With the input of colleagues who teach writing pedagogies and linguistics courses at my university, I designed an interview protocol meant to elicit a variety of information about curriculum, instruction, beliefs about teaching writing, and the particular qualities of their students from participating teachers. The interview includes questions about teachers’ assignment purposes, their feedback practices (and the rationales behind them), and the kinds of language- and content-level issues they planned to address in subsequent lessons based on observed patterns in students’ writing. Each teacher interview appears in the online archive as its own page with supporting materials (like assignment sheets and handouts used with students) embedded, as in Figure 1.
Figure 1. O’Malley interview. Interviews are labeled with the teacher’s pseudonym. (To view the teacher interview form, sign in to http://220.127.116.11/ as “citeuser” with password “Sw@p2013” and click “Submit”)
These interview questions allow teacher candidates who use SWAP in different kinds of teacher preparation courses to hear from practicing professionals in diverse school contexts about various aspects of secondary writing teaching (e.g., how to respond sensitively to ELL writers, how to connect beliefs about writing to instructional practices, and how to use assessment to plan subsequent instruction). These teacher interviews contain insights to which teacher candidates may not have had access as students. Those insights may contribute to reframing teacher candidates’ sense of their roles as secondary writing teachers and of the responses available to them in interactions with students. Without actually participating in the instruction and evaluation of student writers, teacher candidates can, nevertheless, participate in legitimate, peripheral ways in some of the decisions practicing teachers faced.
The materials that the interview protocol requires teachers to upload also provide a variety of possibilities for analysis. Submissions must include not only portable document format (PDF) files of assignments and accompanying materials, but also examples of student writing with and without teacher comments (including initial drafts, if available). In this way, teacher candidates can encounter examples of student work without initially viewing the teacher’s comments, and they can compare drafts (and comments on drafts) to later versions of a text.
Additionally, the online version of this teacher interview protocol includes the option to submit work in other media. Future submissions that take advantage of this option will allow teacher candidates to compare the results of more traditional assignments with students’ audio/video compositions (and teachers’ recorded feedback). The network of teacher/student information and supporting materials creates opportunities for teacher candidates to develop cognitive flexibility by providing complex, contextualized examples of how particular teachers responded to particular students on particular assignments.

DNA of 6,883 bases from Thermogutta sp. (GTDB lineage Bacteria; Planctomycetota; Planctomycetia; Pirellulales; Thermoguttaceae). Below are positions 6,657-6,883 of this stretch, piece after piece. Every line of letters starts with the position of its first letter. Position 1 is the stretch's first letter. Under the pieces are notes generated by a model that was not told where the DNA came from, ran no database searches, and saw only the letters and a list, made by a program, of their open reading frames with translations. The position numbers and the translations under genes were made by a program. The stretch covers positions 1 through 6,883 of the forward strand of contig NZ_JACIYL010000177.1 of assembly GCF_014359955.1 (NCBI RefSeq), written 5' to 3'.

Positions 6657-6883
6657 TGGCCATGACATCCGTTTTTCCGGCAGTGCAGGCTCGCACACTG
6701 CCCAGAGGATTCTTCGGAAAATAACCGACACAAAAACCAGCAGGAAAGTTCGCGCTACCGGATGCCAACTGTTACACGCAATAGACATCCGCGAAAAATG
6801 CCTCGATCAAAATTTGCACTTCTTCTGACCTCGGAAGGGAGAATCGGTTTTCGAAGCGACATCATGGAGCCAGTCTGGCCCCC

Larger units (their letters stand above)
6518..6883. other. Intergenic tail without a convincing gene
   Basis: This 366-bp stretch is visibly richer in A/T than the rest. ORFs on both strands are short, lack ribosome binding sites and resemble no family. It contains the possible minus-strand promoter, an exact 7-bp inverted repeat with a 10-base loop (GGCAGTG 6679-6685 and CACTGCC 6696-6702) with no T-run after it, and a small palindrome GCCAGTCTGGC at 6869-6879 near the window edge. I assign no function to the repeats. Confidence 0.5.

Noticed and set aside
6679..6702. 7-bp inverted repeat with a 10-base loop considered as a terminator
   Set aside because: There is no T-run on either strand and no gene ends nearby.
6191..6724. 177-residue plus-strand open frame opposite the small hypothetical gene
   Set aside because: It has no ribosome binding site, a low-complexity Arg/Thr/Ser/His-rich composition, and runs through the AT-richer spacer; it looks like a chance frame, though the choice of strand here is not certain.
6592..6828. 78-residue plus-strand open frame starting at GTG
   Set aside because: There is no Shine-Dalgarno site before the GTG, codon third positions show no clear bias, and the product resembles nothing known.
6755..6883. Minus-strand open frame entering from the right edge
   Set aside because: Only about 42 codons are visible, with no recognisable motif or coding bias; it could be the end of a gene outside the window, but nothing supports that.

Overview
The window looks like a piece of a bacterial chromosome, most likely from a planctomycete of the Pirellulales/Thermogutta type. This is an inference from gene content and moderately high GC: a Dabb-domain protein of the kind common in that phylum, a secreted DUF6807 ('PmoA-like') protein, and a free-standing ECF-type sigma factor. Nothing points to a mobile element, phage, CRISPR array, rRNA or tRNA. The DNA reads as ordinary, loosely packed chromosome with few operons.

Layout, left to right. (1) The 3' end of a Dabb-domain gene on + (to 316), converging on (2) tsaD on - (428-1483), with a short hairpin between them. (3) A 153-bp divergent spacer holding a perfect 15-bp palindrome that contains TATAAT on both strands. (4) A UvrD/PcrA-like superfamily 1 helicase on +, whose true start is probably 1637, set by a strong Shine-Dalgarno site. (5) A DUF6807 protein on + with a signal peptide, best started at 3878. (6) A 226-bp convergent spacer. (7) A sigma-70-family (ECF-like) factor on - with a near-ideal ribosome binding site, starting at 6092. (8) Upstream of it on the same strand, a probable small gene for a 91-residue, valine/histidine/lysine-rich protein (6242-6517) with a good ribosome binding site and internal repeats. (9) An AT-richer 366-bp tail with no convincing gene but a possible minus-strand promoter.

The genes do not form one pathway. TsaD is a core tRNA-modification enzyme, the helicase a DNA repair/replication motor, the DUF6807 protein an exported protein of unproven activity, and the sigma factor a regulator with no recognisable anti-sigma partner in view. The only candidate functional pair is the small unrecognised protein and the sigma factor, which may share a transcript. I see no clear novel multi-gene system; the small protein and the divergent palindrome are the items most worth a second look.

Although the SWAP website is an open and ongoing invitation for practicing teachers to submit content, I initially solicited submissions from schools and teachers whose demographics would make the student writing they provided useful for a variety of English teacher preparation purposes. For example, I initially selected an elementary, a middle, and a secondary school teacher to allow teacher candidates to track (for example) how teachers provide feedback to student writing at different grade levels. Later, two other teachers at the college level contributed materials to the SWAP (about multigenre writing and about explicit grammar instruction).
Figure 2. Student 8 from Ellen O’Malley’s class. Student materials are labeled with the teacher’s pseudonym and a unique number assigned to each student in that teacher’s class.
I also chose teachers initially with an eye to diversity of the student writing they could contribute. For instance, I selected teachers from midwestern, northeastern, and southern states in the US and asked them specifically for their students’ personal narrative writing in order to increase the likelihood that the work they submitted would include examples of regional dialects and how teachers responded to them. Student demographic information (e.g., grade level, ethnicity, gender, native languages, and whether the student has an individual education plan) appears on a separate page for each student (see Figure 2), along with embedded examples of that student’s writing (with and without teacher comments) and a form for online users to post comments on that page to a discussion forum.